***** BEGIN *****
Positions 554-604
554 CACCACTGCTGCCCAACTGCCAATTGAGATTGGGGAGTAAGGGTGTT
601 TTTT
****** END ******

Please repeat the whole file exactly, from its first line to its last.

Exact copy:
Positions 554-604
554 CACCACTGCTGCCCAACTGCCAATTGAGATTGGGGAGTAAGGGTGTT
601 TTTT